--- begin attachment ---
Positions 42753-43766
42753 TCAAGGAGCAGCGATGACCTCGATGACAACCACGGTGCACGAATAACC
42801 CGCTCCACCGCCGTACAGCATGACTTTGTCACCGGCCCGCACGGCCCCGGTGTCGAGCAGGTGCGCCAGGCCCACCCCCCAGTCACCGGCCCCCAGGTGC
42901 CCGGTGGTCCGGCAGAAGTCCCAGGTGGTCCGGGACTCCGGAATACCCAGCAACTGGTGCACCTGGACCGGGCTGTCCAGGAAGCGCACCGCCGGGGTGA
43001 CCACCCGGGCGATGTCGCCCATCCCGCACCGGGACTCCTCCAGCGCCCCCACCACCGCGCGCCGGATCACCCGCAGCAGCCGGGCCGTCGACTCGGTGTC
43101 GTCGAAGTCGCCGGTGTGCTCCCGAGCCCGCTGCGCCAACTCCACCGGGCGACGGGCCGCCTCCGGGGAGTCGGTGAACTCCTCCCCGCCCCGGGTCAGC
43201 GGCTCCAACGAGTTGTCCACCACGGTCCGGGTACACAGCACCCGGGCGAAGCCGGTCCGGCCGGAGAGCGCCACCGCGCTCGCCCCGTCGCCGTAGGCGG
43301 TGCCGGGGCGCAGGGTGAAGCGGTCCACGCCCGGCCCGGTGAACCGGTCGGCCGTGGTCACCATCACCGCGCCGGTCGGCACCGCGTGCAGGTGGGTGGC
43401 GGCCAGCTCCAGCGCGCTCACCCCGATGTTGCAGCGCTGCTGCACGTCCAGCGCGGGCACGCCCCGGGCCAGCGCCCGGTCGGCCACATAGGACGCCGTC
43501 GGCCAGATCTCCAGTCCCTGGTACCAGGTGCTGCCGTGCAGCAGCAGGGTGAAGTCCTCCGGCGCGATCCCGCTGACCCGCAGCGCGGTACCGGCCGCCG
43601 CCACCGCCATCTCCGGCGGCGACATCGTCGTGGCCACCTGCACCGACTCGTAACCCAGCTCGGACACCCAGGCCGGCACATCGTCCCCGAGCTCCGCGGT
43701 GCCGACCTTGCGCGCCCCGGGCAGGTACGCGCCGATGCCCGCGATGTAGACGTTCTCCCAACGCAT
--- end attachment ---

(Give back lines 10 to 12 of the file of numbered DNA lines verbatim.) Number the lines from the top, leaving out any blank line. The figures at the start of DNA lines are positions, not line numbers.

43501 GGCCAGATCTCCAGTCCCTGGTACCAGGTGCTGCCGTGCAGCAGCAGGGTGAAGTCCTCCGGCGCGATCCCGCTGACCCGCAGCGCGGTACCGGCCGCCG
43601 CCACCGCCATCTCCGGCGGCGACATCGTCGTGGCCACCTGCACCGACTCGTAACCCAGCTCGGACACCCAGGCCGGCACATCGTCCCCGAGCTCCGCGGT
43701 GCCGACCTTGCGCGCCCCGGGCAGGTACGCGCCGATGCCCGCGATGTAGACGTTCTCCCAACGCAT